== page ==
song and started the elctric set early with:
which was a litlle better than in Graz but still nowhere near as fun as the renditions on
the US spring tour. Larry tried to do the "Girl Can't Help It" solo again, but it didn't
sound as good as a few days before.
Tryin' To Get To Heaven
was a treat even though Bob played a baaaad lead guitar. Funnily enough he always leaves out
the "sugartown" verse, the one that gets quoted on the stickers they sell. That's so typical
Stuck Inside Of Mobile With The Memphis Blues Again
Lyrics less than perfect, nice phrasing on some of the later verses and the first smiles
from Bob all night.
I Don't Believe You (She Acts Like We Never Have Met)
I don't like the song all that much, but tonight I enjoyed this performance, which must mean
that is was *really* good, probably even the set's highlight. Bob put a lot into the vocal
and actually dlivered a nice guitar solo, too.
Not Dark Yet
Has seen better days on this tour but still sounds way better than any of the '98 versions.
Band intros followed.
Highway 61 Revisited
was another highlight tonight as Bob and Larry trade more and more licks each time they play
with tune. Then they left...
Returned to the set and was played very slow tonight. Another highlight, probably one of the
best versions ever. The hardly ever get the balance between the vocals and the music rigt,
but tonight everything fell into place. Great!
Rainy Day Women # 12 & 35
One of Bob's worst songs, played very, very badly. Do I have to say more?
Blowin' In The Wind (acoustic)
Was as nice as it gets, but it probably only sounded so good cause "Rainy Day" was so
horrid. One of the few solid acoustic songs of the night, after a generally disappointing
opening acoustic set.
Not Fade Away
was "Not Fade Away".
Like A Rolling Stone
Was a tad too slow tonight, but the phrasing on the first verse made up for it. Nice one
without being sensational.
So there you go, Bob's first euro tour this year is over, the shows all have been very high
standard, even though it was funny to see that he never really managed to deliver both a
great acoustic set and an equally nice electric set on the same night. O f the seven shows
I've seen Ischgl was by far the most fun (and the weirdest, too), Graz had the best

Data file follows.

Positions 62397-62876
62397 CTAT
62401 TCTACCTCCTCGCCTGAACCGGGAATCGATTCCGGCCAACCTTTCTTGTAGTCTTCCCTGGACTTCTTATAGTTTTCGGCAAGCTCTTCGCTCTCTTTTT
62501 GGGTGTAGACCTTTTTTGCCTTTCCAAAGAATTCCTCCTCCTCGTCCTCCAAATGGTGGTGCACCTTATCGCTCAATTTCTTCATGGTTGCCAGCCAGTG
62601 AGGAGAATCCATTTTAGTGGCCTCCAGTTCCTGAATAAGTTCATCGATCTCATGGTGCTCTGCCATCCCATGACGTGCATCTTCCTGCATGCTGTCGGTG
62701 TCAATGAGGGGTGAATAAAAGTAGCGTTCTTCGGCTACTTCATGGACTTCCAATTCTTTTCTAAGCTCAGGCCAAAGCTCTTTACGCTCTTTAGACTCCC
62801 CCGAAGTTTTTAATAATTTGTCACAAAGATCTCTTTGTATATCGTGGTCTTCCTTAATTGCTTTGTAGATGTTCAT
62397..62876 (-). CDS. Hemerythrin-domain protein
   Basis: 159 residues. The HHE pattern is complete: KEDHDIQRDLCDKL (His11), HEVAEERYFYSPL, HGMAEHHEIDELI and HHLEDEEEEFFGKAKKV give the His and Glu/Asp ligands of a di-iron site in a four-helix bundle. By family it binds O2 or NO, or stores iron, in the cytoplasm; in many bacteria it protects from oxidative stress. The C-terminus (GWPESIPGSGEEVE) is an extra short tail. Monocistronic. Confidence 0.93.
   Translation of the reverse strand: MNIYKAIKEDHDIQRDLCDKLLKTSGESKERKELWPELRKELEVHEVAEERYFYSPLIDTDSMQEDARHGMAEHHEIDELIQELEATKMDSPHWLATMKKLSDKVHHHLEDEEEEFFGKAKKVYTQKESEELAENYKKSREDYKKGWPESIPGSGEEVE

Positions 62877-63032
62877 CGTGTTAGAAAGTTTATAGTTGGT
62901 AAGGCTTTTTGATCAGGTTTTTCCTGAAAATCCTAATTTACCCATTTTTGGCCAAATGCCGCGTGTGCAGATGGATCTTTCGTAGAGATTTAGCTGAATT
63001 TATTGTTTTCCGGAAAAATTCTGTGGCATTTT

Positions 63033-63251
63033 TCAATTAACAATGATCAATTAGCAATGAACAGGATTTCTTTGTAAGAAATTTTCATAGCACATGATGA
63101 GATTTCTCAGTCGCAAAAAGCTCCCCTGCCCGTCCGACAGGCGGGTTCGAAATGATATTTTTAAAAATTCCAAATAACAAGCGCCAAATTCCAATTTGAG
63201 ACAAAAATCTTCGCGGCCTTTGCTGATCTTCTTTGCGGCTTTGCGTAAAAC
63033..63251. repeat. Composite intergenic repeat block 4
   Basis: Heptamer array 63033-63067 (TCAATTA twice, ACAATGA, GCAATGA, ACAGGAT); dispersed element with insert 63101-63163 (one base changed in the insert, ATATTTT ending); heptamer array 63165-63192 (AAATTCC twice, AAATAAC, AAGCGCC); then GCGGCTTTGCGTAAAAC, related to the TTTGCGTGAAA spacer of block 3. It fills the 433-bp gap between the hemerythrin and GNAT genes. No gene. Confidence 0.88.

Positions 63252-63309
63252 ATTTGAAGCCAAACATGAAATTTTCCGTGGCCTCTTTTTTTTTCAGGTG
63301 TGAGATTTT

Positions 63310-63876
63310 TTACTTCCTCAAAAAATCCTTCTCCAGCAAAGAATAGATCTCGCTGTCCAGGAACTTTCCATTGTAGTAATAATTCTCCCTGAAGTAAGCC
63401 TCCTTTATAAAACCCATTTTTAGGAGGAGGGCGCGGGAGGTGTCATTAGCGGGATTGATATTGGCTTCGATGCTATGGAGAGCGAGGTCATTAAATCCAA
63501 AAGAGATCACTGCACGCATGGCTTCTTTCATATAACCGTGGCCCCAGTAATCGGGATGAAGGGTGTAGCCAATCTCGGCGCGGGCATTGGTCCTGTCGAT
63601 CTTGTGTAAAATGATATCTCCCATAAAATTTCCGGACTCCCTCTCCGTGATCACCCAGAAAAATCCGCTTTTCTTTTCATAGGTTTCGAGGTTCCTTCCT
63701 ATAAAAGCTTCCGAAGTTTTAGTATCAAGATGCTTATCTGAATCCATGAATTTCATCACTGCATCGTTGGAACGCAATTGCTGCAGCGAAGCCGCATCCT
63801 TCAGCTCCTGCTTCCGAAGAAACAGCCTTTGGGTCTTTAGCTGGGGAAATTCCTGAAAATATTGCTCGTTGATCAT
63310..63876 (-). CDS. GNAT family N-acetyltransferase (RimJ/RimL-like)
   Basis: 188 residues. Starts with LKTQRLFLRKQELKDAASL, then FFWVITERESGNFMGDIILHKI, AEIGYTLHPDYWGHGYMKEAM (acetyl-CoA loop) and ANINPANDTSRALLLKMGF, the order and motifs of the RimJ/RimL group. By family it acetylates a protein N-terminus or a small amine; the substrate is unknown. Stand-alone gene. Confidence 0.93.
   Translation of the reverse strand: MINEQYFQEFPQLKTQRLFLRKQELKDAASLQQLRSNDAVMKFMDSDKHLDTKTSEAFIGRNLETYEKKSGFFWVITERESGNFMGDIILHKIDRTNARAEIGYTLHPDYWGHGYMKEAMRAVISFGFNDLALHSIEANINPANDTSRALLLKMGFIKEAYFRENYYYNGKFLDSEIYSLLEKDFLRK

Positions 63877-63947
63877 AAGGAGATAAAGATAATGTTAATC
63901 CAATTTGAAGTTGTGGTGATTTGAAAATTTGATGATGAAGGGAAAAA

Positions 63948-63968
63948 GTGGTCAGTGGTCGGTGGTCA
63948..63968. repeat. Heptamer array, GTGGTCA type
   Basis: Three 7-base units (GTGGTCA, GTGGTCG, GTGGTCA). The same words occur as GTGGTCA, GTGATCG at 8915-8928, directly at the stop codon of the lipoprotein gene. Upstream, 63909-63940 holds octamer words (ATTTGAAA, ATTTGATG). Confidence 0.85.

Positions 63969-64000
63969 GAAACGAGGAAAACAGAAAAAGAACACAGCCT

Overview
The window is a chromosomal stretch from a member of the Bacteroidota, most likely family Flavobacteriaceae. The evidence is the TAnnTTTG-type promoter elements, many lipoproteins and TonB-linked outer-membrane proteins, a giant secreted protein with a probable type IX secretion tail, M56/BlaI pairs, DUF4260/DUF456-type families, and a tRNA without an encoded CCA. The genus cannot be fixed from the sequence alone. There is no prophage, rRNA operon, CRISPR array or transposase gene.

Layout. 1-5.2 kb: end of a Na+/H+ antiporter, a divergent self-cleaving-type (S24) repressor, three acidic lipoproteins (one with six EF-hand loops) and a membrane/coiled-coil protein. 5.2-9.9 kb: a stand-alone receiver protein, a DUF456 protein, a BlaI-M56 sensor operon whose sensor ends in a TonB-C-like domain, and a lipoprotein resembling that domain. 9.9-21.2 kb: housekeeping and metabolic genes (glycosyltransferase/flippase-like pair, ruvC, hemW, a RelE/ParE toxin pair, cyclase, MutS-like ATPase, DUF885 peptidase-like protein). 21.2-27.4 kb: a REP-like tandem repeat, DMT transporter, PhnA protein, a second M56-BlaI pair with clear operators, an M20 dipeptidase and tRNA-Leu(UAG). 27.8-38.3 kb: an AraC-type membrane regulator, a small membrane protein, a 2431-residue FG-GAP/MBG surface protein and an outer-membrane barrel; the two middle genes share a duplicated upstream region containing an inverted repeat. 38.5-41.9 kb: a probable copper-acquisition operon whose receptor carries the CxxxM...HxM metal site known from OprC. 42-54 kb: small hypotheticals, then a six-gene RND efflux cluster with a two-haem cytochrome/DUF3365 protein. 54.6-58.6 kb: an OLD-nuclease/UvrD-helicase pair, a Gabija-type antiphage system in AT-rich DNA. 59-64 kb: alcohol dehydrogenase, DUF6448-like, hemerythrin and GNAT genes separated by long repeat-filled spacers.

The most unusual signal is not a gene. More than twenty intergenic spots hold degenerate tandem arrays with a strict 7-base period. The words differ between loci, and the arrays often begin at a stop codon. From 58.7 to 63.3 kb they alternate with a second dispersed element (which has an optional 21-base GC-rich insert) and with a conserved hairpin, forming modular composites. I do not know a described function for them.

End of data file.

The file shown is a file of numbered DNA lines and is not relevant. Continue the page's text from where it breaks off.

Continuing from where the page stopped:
acoustic set you could hope for and Vienna was the overall best show cause it was solid
throughout with a few real highlights like "Boots" and "Heaven ". Thanks to Gunter for all
the driving and you for keeping up with my insufficent english. See y'all in Hartford this
summer! Cheers & goodnight! -- carsten wohlfeld (email@example.com) "i wish i was
special - i'm just like you" (the cardigans) ## CrossPoint v3.1 ##
Review by Rene Voncken
It took us quite a bit of time before we arrived in München; it was a 500 mile-drive,
the traffic kept jamming, but we had something to look forward to. After a good
night's rest in a hotel in München-nord, the next day we took the train to
Olympiapark and walked towards the venue. It was a great hall, almost entirely
made from glass and steel cables and glimmered beautifully in the dusk. The
venue was large, about 15000 people, but to my opinion, there were only about
10000 people present.
Friend of the Devil:
A very strong version; it was the third time I heard the song live; very strong, playful,
temperate. A good opener, especially since I've been used to the electric openers from
his tour last year, like Leopard Skin Pillbox Hat, Gotta serve somebody, All along the
watchtower and such. He played great with Larry Campbell, good acoustic solo's etc.
Mr. Tambourine Man:
Since Brussels (1998), I had the feeling Bob owed us one good version of Mr. Tambourine
Man. And, although I was a bit down when he started playing it, it was an awesome version.
He sang it slowly, like he was reinventing the lyrics, paying attention to every word; he
rearranged the couplets, alternating verses and making it one of the best songs of the
Masters of War:
Well, what shall I say; great venue, great song, great performance!!!!! A classic
Mama, you've been on my mind:
A great song, as well as a good performance; it wasn't as good as the Brussels 98 version,
but the crowd loved it, cheered and a good choice to play in the set.
Tangled up in Blue:
One of the true highlights of the show; I must admit I felt a little uneasy when he first
started it (I've been to Dylan 8 times and he played it 8 times), but it really rocked;
he made it last forever, gave great guitarplay, great solo's, seemed to enjoy
himself like he was digging in a goldmine (and maybe it was). Dylan made sure
the music dimmed in the end, but came back twice as hard, grinning and walking
across the stage, obviously loving every minute of it; and so did the crowd!!!